Recently, I began studying the development of Torah Shebe’al peh with my students in Jerusalem. The course is entitled From God’s Mouth? — The Evolution of The Oral Law and it meets at the Fuchsberg Center Wednesday mornings. Our goal is to trace the evolution of halakhah from what I call the ‘process of canonization’ (mitzvot, minhagim, takanot & gezerot — more on those terms as the course develops) to the ‘canonization of process’ — how generations of scholars decided what was the legitimate approach to Halakhic derivation and codification (‘Midrash, Mishna, Gemara, Sifrei halakhah & responsa’) to create an unbroken link between Sinai and our day.
It’s something I’ve been meaning to do for years.
Some students asked me ‘how long will this course be?’ and my answer is ‘I don’t know.’ I may bow to the academic calendar or continue this until it’s played out. I may write a book, I may just leave the material and have someone else write it. (Not that there haven’t been some wonderful books written already, like Hirsch-Weiss’ Dor Dor ve’dorshov or Orbach’s Hahalakhah — Mekorotehah ve’Hitpathutah’). I am recording our classes (and believe me, there is nothing so painful as seeing yourself lecturing in front of a group) but at least this way I have a record of what we say so that I can prepare pod casts for the future (which I am doing now and will tell you more about later).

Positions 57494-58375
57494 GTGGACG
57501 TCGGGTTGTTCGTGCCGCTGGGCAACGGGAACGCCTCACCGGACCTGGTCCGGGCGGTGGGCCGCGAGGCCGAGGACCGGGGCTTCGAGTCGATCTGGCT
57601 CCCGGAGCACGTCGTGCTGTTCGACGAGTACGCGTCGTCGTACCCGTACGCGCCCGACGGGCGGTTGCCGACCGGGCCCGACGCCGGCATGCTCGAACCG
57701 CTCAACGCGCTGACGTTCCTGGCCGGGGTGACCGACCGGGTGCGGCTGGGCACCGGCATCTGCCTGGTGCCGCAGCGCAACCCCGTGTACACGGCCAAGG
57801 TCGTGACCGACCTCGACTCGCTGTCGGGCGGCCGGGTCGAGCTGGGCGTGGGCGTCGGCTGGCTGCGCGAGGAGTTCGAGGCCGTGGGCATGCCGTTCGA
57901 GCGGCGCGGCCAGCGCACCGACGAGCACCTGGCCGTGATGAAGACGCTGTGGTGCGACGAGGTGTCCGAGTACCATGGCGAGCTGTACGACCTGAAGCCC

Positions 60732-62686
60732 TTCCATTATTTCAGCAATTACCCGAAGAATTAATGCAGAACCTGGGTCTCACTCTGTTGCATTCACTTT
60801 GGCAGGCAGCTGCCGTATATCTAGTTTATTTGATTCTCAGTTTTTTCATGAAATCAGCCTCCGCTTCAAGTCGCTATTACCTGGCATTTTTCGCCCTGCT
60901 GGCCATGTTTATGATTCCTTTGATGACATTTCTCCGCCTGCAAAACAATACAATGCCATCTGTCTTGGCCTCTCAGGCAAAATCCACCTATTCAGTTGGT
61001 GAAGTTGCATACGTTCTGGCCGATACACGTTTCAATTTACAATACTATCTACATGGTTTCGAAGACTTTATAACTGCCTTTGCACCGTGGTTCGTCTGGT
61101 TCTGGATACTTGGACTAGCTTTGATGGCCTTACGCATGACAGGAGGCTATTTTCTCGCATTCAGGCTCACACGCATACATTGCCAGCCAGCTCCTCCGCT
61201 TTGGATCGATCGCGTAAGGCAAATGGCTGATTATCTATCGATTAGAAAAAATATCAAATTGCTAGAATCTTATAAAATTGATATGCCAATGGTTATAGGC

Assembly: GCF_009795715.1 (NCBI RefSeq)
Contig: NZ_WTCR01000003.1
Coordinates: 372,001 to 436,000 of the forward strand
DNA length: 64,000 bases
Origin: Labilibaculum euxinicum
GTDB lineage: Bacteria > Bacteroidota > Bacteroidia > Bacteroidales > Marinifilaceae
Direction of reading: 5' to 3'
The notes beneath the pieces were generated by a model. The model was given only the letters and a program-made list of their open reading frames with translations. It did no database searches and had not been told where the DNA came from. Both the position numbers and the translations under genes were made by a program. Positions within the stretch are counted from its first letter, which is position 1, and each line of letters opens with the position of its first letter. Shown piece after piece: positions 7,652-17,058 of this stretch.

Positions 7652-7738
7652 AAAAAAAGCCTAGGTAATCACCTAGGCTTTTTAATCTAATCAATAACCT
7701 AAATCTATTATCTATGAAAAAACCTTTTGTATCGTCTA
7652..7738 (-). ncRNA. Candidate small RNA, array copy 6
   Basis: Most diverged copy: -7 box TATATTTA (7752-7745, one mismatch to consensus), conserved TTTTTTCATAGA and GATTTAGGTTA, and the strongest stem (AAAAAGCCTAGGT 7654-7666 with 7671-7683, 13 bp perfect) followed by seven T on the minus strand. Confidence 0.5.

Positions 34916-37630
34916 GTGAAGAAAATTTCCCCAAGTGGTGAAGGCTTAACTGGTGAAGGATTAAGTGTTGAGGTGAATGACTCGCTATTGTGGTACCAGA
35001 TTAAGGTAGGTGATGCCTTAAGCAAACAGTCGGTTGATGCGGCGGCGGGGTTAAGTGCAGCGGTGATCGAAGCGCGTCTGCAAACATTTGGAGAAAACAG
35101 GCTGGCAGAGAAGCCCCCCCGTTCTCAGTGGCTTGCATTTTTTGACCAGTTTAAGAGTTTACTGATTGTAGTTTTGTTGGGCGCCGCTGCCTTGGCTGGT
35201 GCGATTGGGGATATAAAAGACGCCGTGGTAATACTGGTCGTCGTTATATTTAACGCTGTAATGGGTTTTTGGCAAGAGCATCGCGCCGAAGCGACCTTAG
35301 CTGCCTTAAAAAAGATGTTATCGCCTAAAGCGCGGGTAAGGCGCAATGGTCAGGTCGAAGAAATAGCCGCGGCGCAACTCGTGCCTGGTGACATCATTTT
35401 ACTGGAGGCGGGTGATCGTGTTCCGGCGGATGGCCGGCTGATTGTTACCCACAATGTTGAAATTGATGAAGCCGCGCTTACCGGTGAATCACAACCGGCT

I believe that we have gone through two major shifts since Sinai: the first being the canonization of the Torah and closing the book on Torah shebikhtav (written law); the second being the canonization of process, when generations of scholars decided what kinds derivations would be acceptable ways to determine Torah Shebe’al peh.
I believe a third shift is imminent.
The day is short and the work is long. But I hope at then end of day (or work), we will have added something to the understanding of where it all began and, possibly, have a better idea of where it could eventually lead.